Understanding Dysautonomia

Dysautonomia symptoms often mimic other health conditions, so getting a diagnosis can be challenging. Depending on your symptoms, a medical workup may include a tilt table test to measure blood pressure and heart function in bed and upright.


Almost any organ system can be affected by dysautonomia, though the most common are neurological, gastrointestinal, and cardiovascular. Symptoms vary from person to person and can appear sometimes, disappear for months or years, then return when stressed.

Dysautonomia symptoms can include a rapid heart rate when standing or sitting up, lightheadedness and dizziness, fainting or near-fainting, fatigue, trouble with breathing, sleep disturbances, bloating, weight loss, vomiting, muscle weakness, difficulty swallowing, frequent urination, sensitivity to changes in temperature and vision issues such as blurry or tunneling vision.

Postural orthostatic tachycardia syndrome (POTS) is an example of a dysautonomic condition in which standing up causes the heart to beat faster than normal and can lead to some symptoms, including giddiness, chest pains, nausea, sweating, and shortness of breath. It is estimated that about 1 million to 3 million teens have POTS. It may cause a fainting episode in as many as a third of cases.


For those suffering from dysautonomia, symptoms can be unpredictable, recur frequently, and vary in severity. They may include fatigue, abnormal breathing patterns, dizziness, anxiety, difficulty concentrating, sleep problems, food and drug intolerance, GI issues, exercise intolerance, and temperature sensitivity.

The most common form of the condition is postural orthostatic tachycardia syndrome (POTS). When people stand up, their heart rate increases by an abnormally large amount. Symptoms can also include lightheadedness, weakness, chest pain, shortness of breath, gastrointestinal issues, and brain fog.

A doctor will typically perform blood or autonomic testing to diagnose the disorder. During these tests, patients are connected to machines that monitor their blood pressure, heart rate, and skin temperature to see how well the ANS functions.

dysautonomia specialist Colorado recommends specific medications to address symptoms like low blood pressure when standing and bladder dysfunction. Other medications can help reduce irritability, nausea, and anxiety. Adding calming mindfulness techniques to a patient’s daily routine can also be beneficial.


Dysautonomia is an umbrella term for various conditions that affect the autonomic nervous system. This system, which operates below the level of consciousness, regulates functions such as blood pressure, digestion, breathing, salivation, pupillary dilation, sweating, and heart rate.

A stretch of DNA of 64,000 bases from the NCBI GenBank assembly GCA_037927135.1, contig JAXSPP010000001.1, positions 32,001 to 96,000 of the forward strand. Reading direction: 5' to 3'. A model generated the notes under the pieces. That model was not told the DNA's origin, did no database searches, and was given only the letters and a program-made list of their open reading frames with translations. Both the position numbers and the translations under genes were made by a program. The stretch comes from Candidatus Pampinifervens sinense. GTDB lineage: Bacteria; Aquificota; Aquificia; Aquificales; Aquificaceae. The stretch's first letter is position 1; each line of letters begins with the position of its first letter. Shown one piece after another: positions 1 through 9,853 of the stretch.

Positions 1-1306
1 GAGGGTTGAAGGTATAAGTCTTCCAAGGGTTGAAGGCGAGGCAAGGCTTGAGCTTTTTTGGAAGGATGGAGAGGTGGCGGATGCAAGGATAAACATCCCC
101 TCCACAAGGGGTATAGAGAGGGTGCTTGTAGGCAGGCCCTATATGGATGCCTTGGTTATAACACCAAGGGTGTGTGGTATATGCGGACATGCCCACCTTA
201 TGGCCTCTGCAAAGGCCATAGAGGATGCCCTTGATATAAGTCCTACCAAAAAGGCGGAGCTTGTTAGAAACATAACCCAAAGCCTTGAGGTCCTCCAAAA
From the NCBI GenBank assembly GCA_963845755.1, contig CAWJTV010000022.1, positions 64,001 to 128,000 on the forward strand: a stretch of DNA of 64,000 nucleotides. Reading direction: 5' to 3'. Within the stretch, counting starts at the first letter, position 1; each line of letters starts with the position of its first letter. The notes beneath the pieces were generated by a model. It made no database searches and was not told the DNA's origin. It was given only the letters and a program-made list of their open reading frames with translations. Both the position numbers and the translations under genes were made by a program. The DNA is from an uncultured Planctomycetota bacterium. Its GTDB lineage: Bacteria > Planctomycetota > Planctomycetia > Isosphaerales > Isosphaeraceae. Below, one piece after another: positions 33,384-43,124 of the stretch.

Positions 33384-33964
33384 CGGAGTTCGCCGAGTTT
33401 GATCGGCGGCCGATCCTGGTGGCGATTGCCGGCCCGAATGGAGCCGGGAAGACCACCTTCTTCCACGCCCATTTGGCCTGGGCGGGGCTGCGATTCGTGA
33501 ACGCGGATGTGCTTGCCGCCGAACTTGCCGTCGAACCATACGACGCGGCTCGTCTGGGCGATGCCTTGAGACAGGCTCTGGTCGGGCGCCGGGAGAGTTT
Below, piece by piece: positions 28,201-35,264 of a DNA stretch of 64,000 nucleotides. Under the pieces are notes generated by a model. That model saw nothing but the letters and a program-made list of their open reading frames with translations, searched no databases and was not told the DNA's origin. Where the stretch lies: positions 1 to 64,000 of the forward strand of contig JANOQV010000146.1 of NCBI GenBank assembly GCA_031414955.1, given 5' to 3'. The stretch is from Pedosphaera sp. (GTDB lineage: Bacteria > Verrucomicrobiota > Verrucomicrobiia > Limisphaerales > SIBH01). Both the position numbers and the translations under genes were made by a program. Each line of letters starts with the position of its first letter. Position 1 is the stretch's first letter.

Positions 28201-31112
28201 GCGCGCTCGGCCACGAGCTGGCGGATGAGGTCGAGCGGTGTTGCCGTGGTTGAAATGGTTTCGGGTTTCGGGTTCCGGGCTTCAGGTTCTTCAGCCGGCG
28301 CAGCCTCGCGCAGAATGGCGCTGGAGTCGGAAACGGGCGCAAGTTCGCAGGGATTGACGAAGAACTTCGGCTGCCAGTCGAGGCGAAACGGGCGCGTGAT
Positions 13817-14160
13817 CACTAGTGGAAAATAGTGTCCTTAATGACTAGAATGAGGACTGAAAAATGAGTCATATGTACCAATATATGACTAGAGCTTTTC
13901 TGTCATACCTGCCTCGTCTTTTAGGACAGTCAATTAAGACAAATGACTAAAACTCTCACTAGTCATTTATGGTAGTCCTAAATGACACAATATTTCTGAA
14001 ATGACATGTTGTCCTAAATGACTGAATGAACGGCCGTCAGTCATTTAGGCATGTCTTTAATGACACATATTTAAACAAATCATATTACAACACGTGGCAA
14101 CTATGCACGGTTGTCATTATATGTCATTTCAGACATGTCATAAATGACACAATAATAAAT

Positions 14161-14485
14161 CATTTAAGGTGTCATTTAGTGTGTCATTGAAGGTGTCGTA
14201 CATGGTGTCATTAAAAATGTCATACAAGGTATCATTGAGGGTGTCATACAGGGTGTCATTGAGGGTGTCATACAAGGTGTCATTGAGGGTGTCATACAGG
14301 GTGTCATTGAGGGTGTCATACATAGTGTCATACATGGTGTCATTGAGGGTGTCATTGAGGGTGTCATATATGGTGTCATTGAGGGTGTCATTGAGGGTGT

Dysautonomia can be caused by different factors, including degenerative neurologic diseases, autoimmune disorders (like lupus or rheumatoid arthritis), gastrointestinal problems, and certain drug side effects.

The symptoms of dysautonomia are often varied and non-specific, making it difficult for doctors to diagnose. It is common for patients with dysautonomia to see multiple doctors before being diagnosed with their condition. Symptoms such as fatigue, brain fog, headaches, bladder and bowel dysfunction, temperature intolerance, and exercise intolerance are commonly seen in individuals with dysautonomia.

Depending on the type of dysautonomia, there is often no cure for the underlying disease. However, treating the symptoms and making lifestyle changes can help improve the quality of life for many patients.

Lifestyle Changes

There’s no cure for dysautonomia, but treating the underlying condition can help. Dysautonomia can be managed with lifestyle changes, including increased fluid intake, adding salt to the diet (4-6 grams a day), sleep positioning, leg crossing and other resistance maneuvers, activity tolerance programs, pacing and compression garments, cooling vests, avoiding heat and sun or humid environments, graded exercise and more depending on your specific symptoms.

Neurocardiogenic syncope (NCS), also called situational syncope or vasovagal syncope, is the most common primary form of dysautonomia affecting tens of millions of people worldwide. NCS causes fainting when blood flow to the brain is reduced by standing up or a sudden decrease in heart rate.

Other forms of dysautonomia include:

  • POTS (postural orthostatic tachycardia syndrome).
  • Familial autonomic neuropathy.
  • Pure autonomic failure.
  • Autoimmune conditions such as rheumatoid arthritis or lupus.

Symptoms of these conditions range from mild to debilitating and can come and go. That’s why finding a healthcare team that understands these disorders and can manage your symptoms is crucial.